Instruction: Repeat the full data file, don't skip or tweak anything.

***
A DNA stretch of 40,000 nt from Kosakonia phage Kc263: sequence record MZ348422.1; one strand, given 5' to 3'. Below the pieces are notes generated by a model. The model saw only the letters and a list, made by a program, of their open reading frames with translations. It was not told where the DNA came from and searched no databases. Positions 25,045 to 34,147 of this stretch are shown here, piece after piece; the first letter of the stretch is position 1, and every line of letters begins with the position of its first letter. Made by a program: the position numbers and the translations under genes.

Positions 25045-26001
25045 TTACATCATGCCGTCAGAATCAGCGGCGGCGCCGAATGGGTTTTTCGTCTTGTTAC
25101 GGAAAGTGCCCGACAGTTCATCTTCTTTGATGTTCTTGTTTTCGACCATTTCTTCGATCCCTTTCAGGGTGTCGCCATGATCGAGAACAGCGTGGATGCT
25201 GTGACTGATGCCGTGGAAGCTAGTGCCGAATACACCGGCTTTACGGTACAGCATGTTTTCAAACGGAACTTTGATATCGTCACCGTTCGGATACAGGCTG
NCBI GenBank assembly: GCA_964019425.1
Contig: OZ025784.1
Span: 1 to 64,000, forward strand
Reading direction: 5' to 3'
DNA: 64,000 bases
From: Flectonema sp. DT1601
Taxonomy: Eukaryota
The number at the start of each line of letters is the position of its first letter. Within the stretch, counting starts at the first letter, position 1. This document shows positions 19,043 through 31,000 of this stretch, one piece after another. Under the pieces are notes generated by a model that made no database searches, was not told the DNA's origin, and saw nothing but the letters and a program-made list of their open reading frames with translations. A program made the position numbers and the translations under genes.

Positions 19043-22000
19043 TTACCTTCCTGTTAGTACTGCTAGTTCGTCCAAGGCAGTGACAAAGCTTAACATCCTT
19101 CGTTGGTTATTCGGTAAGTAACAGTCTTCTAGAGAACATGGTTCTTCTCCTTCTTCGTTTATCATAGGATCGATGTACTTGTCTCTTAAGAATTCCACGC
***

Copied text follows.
A DNA stretch of 40,000 nt from Kosakonia phage Kc263: sequence record MZ348422.1; one strand, given 5' to 3'. Below the pieces are notes generated by a model. The model saw only the letters and a list, made by a program, of their open reading frames with translations. It was not told where the DNA came from and searched no databases. Positions 25,045 to 34,147 of this stretch are shown here, piece after piece; the first letter of the stretch is position 1, and every line of letters begins with the position of its first letter. Made by a program: the position numbers and the translations under genes.

Positions 25045-26001
25045 TTACATCATGCCGTCAGAATCAGCGGCGGCGCCGAATGGGTTTTTCGTCTTGTTAC
25101 GGAAAGTGCCCGACAGTTCATCTTCTTTGATGTTCTTGTTTTCGACCATTTCTTCGATCCCTTTCAGGGTGTCGCCATGATCGAGAACAGCGTGGATGCT
25201 GTGACTGATGCCGTGGAAGCTAGTGCCGAATACACCGGCTTTACGGTACAGCATGTTTTCAAACGGAACTTTGATATCGTCACCGTTCGGATACAGGCTG
NCBI GenBank assembly: GCA_964019425.1
Contig: OZ025784.1
Span: 1 to 64,000, forward strand
Reading direction: 5' to 3'
DNA: 64,000 bases
From: Flectonema sp. DT1601
Taxonomy: Eukaryota
The number at the start of each line of letters is the position of its first letter. Within the stretch, counting starts at the first letter, position 1. This document shows positions 19,043 through 31,000 of this stretch, one piece after another. Under the pieces are notes generated by a model that made no database searches, was not told the DNA's origin, and saw nothing but the letters and a program-made list of their open reading frames with translations. A program made the position numbers and the translations under genes.

Positions 19043-22000
19043 TTACCTTCCTGTTAGTACTGCTAGTTCGTCCAAGGCAGTGACAAAGCTTAACATCCTT
19101 CGTTGGTTATTCGGTAAGTAACAGTCTTCTAGAGAACATGGTTCTTCTCCTTCTTCGTTTATCATAGGATCGATGTACTTGTCTCTTAAGAATTCCACGC